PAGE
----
He stops, turns to face us and signals 'shhhh' with the universal index finger to his mouth... we stand still as we can, as if we are terrified, my heart is thumping so hard i feel like the whole jungle can feel it. I feel sweat rolling down my back. A mosquito flies past my ear. A stick breaks under someones awkwardly positioned trekking shoe, rotting leaves give way to body weights they're not used to on the floor of the forest... he signals again with a silent wave 'come on' so we crunch our way through the jungle once again, ungracefully attempting balance that only the rangers and guides here seem to have.
"Look!" he says with just an index finger... we stop and stand still once again then there they are- a family of Siamang gibbons. Shiny black against deep green. male, female and a baby. gracefully making their way through thousands of acres of raw, fertile, and untouched Sumatran jungle... wild, free where they should be and for the first time in my zoo career I understood the value of the visitors not being the important and comfortable one. another mosquito flew past my ear and my foot twisted in a rotten piece of jungle tree but it didn't matter.
I was breathless, my heart was pounding only now i could feel it.
The guides.... To watch them is like reading words in a language you don’t understand but desperately want to. They seem to glide through the unchartered jungle terrain picking pieces of this and that plant to tell us about their traditional medicine and all in thongs! Meanwhile we clump our way through like heard of elephants- no, actually we watched a huge bull elephant grazing across the pristine clear river and even he was more graceful than the 10 of us on the RAW tour!
This is how my passion and drive to help the Tangkahan Rangers started.
I am a primate specialist by career so have always had the drive to help with conservation of their habitats, but to actually be standing there in the Gunung Leuser national Park... I was in awe of the work these men and their families do to ensure the protection and survival of not only the primates- the beautiful black and shiny gibbons, the orange, large Sumatran orangutans and all the other primates- but the entire ecosystem. To meet these people, to know their stories and to see them work for very little but the intention to protect and conserve... well I was hooked.
I am an indigenous Australian so I share the passion for country… to me protecting our environment is our obligation.
How could I help once I returned to Australia from such magical trekking, elephant river bathing, bat cave camping, soccer games and such fun with the community of Tangkahan?
I saw first hand the work the rangers were doing to stop snares and illegal poaching, protecting the elephants and other wild animals from human/wildlife conflict…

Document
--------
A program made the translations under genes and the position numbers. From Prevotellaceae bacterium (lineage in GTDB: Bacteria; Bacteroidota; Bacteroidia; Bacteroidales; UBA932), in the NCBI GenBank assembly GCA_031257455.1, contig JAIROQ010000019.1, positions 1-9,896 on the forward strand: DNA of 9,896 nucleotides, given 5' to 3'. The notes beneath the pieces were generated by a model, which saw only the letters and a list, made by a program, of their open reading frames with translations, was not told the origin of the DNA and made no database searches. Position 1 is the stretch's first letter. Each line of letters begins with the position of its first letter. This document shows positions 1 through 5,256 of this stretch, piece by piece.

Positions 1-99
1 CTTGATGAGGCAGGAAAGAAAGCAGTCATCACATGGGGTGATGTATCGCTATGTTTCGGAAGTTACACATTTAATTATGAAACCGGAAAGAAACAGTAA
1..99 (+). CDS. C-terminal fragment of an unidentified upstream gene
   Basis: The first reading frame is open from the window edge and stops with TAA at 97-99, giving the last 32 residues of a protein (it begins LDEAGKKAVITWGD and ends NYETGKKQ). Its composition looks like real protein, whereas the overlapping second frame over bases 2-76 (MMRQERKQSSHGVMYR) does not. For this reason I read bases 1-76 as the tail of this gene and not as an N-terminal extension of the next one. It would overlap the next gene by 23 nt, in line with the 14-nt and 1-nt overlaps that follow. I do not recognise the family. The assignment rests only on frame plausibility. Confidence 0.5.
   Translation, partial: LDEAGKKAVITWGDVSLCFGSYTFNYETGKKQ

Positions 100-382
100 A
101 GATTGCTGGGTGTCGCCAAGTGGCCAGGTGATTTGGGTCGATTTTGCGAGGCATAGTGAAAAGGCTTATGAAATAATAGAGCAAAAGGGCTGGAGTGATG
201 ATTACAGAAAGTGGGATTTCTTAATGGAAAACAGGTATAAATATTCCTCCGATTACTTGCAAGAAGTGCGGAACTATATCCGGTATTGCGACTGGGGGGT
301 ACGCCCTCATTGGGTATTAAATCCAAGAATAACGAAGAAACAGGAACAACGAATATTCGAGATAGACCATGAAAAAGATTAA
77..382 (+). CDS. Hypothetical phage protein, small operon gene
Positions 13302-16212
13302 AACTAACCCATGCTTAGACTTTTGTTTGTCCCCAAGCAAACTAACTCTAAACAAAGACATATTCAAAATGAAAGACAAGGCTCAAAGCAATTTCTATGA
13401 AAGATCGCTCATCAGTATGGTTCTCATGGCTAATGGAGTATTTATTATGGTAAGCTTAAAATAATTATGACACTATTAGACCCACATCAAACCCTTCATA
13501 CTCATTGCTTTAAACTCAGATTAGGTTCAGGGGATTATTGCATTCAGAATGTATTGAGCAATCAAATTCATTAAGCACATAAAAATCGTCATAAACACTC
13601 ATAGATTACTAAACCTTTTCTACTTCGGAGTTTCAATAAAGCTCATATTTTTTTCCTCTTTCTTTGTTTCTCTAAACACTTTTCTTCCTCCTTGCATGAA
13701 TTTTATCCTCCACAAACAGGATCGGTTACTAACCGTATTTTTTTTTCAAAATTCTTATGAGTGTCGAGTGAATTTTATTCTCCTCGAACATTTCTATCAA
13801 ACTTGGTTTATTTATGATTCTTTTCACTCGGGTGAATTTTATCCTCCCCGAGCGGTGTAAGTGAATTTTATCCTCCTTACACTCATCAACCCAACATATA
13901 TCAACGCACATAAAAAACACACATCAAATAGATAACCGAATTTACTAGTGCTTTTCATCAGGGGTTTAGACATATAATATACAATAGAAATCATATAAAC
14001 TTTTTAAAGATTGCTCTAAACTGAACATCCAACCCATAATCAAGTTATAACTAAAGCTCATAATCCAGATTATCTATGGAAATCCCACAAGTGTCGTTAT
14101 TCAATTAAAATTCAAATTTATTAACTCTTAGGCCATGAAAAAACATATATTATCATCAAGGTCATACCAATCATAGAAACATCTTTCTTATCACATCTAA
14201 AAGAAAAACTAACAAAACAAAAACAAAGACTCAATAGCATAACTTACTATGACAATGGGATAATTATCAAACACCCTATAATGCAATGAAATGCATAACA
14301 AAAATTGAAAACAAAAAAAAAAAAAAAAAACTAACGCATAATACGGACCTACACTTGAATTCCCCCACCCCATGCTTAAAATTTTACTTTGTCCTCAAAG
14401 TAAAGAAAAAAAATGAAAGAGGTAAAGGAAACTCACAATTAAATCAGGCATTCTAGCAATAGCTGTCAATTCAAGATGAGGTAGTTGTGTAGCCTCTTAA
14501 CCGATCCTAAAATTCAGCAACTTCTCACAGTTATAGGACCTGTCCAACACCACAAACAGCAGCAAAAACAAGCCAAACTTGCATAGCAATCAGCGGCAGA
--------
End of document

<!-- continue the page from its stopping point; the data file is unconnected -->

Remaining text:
How could I make sure I could commit to an ongoing support effort with so many things happening in my life at home thousands of kilometres away??
We all get the bug don't we? We go, we experience, we are forever changed... but how do we retain the important promise to support?
For me, it wasn't such a difficult question because once chatting with my RAW tour leader Amy Robbins who happens to be a close friend- we were in the same head and heart space... where would our commitment to support the important work of conserving the wildlife best be utilised?... our answer was easy- "The Rangers!"
Between us we have many years of conservation and endangered species management experience- between us we had such passion to want to help.... so we formed 'The Rangers of Tangkahan' a platform to highlight and support the work the rangers do. And with the wonderful and kind support of friends, family and strangers who shared a passion for positive change... were able to supply much needed equipment and funds to help get the Rangers up and running in a recognised and supported way.
Jess McKelson, CEO of Raw Wildlife Encounters has been incredible in her support too. We couldn't have done what we have without each other.
So, I'll end this by sharing with you what I learned from my Sumatran RAW tour in March;
The Rangers of Tangkahan inspire me every day and I will keep working hard to ensure together we all make a huge positive difference to the lives of the community as well as the animals.... and their habitat.
My life is in Australia, but my heart will always be in Tangkahan.
Written by Raw Angel ~ Cassandra Rowe.
The Rangers of Tangkahan have begun an intensive snare removal programme in forest edge communities in North Sumatra. Recently they removed 30 snares in less than 3 days while surveying the buffer zone between the Gunung Leuser National Park and the communities who live on it's border. Human-wildlife conflict is rampant in this area, one of the worst affected along the Gunung Leuser, which is one of the most biodiverse ecosystems on Earth and the LAST place where Sumatran orangutans, elephants, tigers and rhino co-exist.
For $10 you can help the rangers implement a snare removal programme and help keep them patrolling these communities living so close to critically endangered wildlife. $10 will enable the rangers to destroy and remove one snare trap and educate the local communities about the need to protect wildlife and the forest. Now, more than ever, your support is needed to help put an end to this.